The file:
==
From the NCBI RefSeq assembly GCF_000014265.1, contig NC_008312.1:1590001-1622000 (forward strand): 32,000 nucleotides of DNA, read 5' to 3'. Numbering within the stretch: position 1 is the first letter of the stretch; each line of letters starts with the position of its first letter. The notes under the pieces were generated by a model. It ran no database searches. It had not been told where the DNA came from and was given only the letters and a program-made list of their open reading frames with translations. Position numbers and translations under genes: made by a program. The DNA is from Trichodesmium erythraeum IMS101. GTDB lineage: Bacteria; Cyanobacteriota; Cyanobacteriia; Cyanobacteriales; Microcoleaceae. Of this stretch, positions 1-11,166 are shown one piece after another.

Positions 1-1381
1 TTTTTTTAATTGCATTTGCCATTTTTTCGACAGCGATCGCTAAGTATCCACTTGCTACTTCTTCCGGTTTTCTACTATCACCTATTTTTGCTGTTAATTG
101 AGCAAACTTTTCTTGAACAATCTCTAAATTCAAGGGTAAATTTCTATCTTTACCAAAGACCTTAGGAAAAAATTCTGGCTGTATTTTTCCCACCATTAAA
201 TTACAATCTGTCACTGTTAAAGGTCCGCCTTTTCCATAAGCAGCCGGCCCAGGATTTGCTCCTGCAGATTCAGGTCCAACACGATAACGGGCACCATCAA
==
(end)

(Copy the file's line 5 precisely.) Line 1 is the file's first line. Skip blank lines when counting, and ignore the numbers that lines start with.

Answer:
201 TTACAATCTGTCACTGTTAAAGGTCCGCCTTTTCCATAAGCAGCCGGCCCAGGATTTGCTCCTGCAGATTCAGGTCCAACACGATAACGGGCACCATCAA